Fun in the Sun Means Proper Preparation
WebMD News Archive
Of course, there is a way around all this: water. It's important for
everyone, but it takes on added importance for people working outside, whether
they are paving roads or exercising.
David Martin has completed 29 marathons, and he's never, as he calls it,
"bonked." But plenty of athletes, experienced or not, fade as they work
out in temperatures high enough to make a kettle whistle.
Martin says he owes his successful track record to proper preparation --
especially the proper regulation of fluids. Of course, he also has an advantage
over most people in that he has a PhD in physiology and is the chairman of
sport science for U.S.A. Track and Field.
"I've always been sly enough and followed my principles of
physiology," Martin tells WebMD. Those principles are quite simple, he
says: If you're an athlete -- whether you're training for the Olympics or just
jogging around the block -- "you really want to live a healthy lifestyle,
which means not being thirsty and not being hungry."
Although avoiding the hottest parts of the day is best, that's not always
possible. So week-long laborers and weekend warriors alike should make sure
they never let themselves get thirsty.
"As soon as they have reached a point of thirst, they actually are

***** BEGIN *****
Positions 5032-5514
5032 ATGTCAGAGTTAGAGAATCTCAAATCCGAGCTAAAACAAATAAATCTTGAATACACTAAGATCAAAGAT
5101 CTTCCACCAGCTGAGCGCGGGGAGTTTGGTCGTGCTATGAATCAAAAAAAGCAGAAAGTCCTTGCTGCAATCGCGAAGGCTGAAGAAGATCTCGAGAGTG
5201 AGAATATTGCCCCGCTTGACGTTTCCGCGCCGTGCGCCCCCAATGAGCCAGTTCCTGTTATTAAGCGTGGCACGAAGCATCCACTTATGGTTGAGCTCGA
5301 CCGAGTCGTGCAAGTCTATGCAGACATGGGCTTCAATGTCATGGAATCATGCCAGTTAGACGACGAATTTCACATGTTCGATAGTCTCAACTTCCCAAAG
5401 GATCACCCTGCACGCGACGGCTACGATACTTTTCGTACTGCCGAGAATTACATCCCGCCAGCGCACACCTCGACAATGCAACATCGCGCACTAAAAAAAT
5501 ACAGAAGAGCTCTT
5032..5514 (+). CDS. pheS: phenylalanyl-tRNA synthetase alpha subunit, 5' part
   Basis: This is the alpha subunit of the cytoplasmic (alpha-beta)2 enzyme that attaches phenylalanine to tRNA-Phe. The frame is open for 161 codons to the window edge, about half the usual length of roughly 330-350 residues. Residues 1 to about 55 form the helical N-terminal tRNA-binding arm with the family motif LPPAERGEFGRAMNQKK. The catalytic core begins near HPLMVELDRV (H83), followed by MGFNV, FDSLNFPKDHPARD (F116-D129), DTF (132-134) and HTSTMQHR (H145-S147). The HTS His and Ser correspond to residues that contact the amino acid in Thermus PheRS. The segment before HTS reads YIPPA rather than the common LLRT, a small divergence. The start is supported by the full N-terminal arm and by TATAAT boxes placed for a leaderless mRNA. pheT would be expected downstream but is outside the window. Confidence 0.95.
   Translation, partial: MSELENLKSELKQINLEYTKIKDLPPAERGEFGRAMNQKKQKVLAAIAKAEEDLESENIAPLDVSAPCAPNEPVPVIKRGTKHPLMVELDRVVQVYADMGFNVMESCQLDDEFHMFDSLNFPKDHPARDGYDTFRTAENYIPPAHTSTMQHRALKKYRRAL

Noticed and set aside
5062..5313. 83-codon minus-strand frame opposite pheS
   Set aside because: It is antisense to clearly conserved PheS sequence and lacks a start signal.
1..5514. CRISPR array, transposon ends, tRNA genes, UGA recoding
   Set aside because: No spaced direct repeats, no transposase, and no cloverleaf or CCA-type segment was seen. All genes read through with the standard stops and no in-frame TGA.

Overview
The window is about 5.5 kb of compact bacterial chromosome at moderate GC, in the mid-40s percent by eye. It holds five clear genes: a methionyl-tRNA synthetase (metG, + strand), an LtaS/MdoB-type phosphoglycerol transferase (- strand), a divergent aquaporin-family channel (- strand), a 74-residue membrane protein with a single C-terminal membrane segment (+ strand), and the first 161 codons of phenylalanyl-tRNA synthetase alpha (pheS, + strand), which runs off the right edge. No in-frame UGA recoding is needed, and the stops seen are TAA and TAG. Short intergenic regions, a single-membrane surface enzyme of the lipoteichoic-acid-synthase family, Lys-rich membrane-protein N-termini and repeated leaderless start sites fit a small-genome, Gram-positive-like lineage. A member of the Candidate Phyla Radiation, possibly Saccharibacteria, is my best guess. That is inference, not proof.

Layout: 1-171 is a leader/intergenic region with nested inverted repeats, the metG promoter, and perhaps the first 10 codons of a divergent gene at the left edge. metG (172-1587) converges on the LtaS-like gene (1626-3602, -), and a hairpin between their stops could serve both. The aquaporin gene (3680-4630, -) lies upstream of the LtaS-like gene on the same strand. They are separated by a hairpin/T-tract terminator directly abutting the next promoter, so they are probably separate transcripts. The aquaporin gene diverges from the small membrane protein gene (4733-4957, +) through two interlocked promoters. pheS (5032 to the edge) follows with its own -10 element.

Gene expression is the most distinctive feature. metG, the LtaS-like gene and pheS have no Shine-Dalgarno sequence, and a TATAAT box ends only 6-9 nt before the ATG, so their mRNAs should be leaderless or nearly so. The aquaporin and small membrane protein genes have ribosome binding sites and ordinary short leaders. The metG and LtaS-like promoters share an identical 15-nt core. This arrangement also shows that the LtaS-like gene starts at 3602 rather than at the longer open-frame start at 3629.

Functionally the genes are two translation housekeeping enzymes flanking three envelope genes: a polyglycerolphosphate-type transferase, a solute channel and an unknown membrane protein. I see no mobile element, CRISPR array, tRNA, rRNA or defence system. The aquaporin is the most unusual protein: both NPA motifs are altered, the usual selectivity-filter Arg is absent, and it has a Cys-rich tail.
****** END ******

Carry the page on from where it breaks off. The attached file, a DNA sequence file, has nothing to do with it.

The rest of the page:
dehydrated," Martin tells WebMD. "We say you never pass up a drinking
fountain, or carry a small bottle and take sips to make sure your fluid levels
The most dangerous condition for exercisers, Martin says, is humid heat. The
evaporation of sweat helps to cool the body, but humidity limits the amount of
evaporation, he explains.
If you're exercising, that can be critical. Most of the perspiration we
produce comes from blood plasma. So excessive perspiration can decrease the
volume of blood just when it is needed in the muscles that are working.
In times of heat stress, the body also sends blood to the skin surface to
cool the body by radiant heat loss. "But at the same time, you want that
same amount of blood to go into your working muscles, so that you can provide
nutrition and oxygen for metabolism. And if you have to share a smaller and
smaller amount of blood, because of sweating, with these two major tissue
masses -- the skin for cooling, but the muscles for working -- something has to
give," Martin says.
This could hurt the athlete's performance, or it could lead to heat
exhaustion or even heat stress. A person racing in the heat, for instance, can
lose a liter to a liter and a half of sweat an hour. But the body can absorb
about a liter of water an hour, so adaptations are necessary for those who must
compete or work in the heat.